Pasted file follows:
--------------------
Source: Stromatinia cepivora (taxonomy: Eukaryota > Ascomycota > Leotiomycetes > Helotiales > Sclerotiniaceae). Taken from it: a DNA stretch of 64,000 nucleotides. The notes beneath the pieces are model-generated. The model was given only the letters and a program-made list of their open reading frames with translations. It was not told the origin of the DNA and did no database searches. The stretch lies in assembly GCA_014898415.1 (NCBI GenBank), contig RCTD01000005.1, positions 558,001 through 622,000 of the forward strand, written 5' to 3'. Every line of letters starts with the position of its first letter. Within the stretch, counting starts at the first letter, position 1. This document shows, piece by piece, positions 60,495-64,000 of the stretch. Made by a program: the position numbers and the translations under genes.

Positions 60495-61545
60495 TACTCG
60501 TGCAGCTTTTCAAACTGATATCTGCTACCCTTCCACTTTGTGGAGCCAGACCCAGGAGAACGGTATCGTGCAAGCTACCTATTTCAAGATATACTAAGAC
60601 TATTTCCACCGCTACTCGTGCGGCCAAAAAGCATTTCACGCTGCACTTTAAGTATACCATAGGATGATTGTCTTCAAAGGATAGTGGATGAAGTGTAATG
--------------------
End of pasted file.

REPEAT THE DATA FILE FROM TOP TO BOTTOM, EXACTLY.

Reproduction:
Source: Stromatinia cepivora (taxonomy: Eukaryota > Ascomycota > Leotiomycetes > Helotiales > Sclerotiniaceae). Taken from it: a DNA stretch of 64,000 nucleotides. The notes beneath the pieces are model-generated. The model was given only the letters and a program-made list of their open reading frames with translations. It was not told the origin of the DNA and did no database searches. The stretch lies in assembly GCA_014898415.1 (NCBI GenBank), contig RCTD01000005.1, positions 558,001 through 622,000 of the forward strand, written 5' to 3'. Every line of letters starts with the position of its first letter. Within the stretch, counting starts at the first letter, position 1. This document shows, piece by piece, positions 60,495-64,000 of the stretch. Made by a program: the position numbers and the translations under genes.

Positions 60495-61545
60495 TACTCG
60501 TGCAGCTTTTCAAACTGATATCTGCTACCCTTCCACTTTGTGGAGCCAGACCCAGGAGAACGGTATCGTGCAAGCTACCTATTTCAAGATATACTAAGAC
60601 TATTTCCACCGCTACTCGTGCGGCCAAAAAGCATTTCACGCTGCACTTTAAGTATACCATAGGATGATTGTCTTCAAAGGATAGTGGATGAAGTGTAATG